Technology, communication and the road to recovery

Brands must resist the urge to return to pre-pandemic communication strategies, says WE’s Matt Ashworth.

WE's Matt Ashworth.

The COVID-19 “recovery jumpstart” in the U.S. is arriving incredibly fast and is evolving more quickly than many brands can manage. 

The Centers for Disease Control and Prevention has removed most mask mandates, travel has skyrocketed and Americans have returned to restaurants, airports and gatherings. We need to understand the changing needs of our audiences to remain relevant.

For the second half of 2021, this means shifting storytelling from “how we are addressing the crisis” to “how we are enabling recovery.” Those who do not will struggle and find it much harder to catch up.

Audiences’ changing recovery needs
Brands around the globe used technology when the pandemic hit. We worked remotely, shepherded our kids through virtual learning and connected with friends and family on video calls. Now that the recovery is flourishing, what role does tech play?  

WE Communications partnered with YouGov in late May to understand what Americans want and expect from tech-fueled innovation at this crucial moment. The full report, What’s Next? Technology, Communications and the Race to Recovery, found that, surprisingly, Americans don’t want to disconnect, even after a year of living virtually.

Now that tech has gained greater trust, consumers expect more than ever in innovations. Our audiences want innovation that eases their mental stress, simplifies their lives and helps them adjust to our ever-changing world.

Fifteen percent want to disconnect; the vast majority want to use tech more than ever before.
Seventy percent expect companies to continue to innovate during the recovery phase.
And fifty-eight percent say their expectations of technology increased as a result of the pandemic.

The pandemic has swung opinions about technology away from techlash and questioning the industry’s ethics to viewing technology as an indispensable part of daily life. Harnessing this goodwill presents a huge opportunity for tech brands.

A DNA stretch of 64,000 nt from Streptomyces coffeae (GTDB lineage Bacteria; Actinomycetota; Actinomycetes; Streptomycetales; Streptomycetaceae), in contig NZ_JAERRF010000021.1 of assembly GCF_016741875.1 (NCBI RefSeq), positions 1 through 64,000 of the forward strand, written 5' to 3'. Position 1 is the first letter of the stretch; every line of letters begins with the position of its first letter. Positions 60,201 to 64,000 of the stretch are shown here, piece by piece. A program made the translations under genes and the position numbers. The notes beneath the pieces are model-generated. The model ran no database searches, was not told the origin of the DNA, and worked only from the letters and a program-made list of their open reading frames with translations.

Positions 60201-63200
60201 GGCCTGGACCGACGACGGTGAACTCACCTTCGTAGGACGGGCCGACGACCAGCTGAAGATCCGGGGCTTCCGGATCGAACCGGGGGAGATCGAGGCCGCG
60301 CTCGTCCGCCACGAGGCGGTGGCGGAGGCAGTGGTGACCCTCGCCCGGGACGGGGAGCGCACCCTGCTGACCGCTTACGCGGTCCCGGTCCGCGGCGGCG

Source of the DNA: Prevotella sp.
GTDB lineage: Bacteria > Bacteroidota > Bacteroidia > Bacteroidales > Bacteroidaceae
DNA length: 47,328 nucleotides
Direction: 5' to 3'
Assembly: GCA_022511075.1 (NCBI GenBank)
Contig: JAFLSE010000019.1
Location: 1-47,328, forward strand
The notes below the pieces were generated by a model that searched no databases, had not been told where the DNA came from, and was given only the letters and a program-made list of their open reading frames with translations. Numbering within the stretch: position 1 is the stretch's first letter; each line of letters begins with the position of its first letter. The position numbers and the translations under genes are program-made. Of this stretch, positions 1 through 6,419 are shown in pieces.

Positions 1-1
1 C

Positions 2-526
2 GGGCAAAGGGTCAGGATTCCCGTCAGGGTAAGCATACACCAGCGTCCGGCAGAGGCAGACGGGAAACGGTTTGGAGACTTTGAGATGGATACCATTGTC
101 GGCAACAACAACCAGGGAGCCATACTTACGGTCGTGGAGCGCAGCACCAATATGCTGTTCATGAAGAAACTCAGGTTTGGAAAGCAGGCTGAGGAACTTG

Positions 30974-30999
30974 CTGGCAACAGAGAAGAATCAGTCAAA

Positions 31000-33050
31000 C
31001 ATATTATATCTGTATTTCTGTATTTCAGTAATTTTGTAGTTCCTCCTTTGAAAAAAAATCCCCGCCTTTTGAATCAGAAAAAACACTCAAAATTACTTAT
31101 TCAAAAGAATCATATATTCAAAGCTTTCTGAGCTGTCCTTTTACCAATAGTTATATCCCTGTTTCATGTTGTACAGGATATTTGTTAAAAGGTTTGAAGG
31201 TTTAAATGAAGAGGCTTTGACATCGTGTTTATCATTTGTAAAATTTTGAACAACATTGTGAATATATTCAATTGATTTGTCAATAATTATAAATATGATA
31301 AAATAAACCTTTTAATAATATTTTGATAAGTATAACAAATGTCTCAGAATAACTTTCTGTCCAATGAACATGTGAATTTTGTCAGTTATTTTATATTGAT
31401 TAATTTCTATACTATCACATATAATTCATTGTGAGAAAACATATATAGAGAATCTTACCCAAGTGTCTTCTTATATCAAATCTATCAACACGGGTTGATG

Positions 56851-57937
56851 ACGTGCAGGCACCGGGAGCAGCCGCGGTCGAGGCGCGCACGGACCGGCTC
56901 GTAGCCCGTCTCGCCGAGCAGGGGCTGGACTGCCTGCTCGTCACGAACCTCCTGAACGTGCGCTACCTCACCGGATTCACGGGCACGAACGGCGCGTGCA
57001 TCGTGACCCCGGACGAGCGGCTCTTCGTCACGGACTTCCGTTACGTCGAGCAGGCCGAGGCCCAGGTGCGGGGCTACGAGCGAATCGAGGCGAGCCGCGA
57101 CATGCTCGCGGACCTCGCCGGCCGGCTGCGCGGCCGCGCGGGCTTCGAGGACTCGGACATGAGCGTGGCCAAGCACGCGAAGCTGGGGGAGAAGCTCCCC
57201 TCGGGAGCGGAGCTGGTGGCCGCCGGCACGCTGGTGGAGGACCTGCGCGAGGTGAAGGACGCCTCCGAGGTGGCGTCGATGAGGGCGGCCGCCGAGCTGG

Seizing the opportunity
Brands must resist the urge to return to pre-pandemic communication strategies. Instead they must find a new intersection between their story and what the world needs. Those needs are different than they were six or even three months ago. Responding with humanity and innovation begins with listening. 

According to another research report we launched in March, Rethinking the Purpose and Meaning of Leadership, 69% of surveyed leaders said that learning from their employees, customers and communities is critical in 2021, and that begins with listening to their stakeholders. Successful brands will stay ahead of their audiences’ changing needs as the country readjusts to life after quarantine. 

Delivering on increased expectations for technology and innovation
Sixty-two percent of respondents told us that they expect all companies, regardless of industry, to use technology to better meet their needs after the pandemic. Fifty percent think that technology is the most important tool for navigating a reimagined world. 

One of the biggest transitions in the recovery phase will be reimagining physical office spaces. Employers must react to new expectations from employees and determine the right rhythm of how and where employees will work. Microsoft, a WE client, recently published a playbook, sharing some of what it’s learned to date from conversations with customers, partners and employees. It includes data, research and best practices to help organizations navigate the evolving work norms.

Microsoft shared this information, discussing its own hybrid return-to-work strategy. This included a post by CEO Satya Nadella on LinkedIn and a public playbook featuring a message from chief people officer Kathleen Hogan that showed customers certain Microsoft tools.

The announcement also outlined how their employees’ experiences with the cloud, Microsoft Viva and the Return to Workplace app could benefit companies developing their own return-to-work strategies. It was a strong example of a forward-looking narrative that will help the Microsoft customers navigate the recovery phase.

The good news
Although this all may seem daunting, we’re all in this together. Every brand must readjust its communications strategy to reflect the needs of its audiences during the recovery. Now is the opportunity to look forward, not at how you acted during the pandemic, but how you’re leading the way into recovery.

Matt Ashworth is GM of the Seattle office and an SVP in the company’s technology sector.

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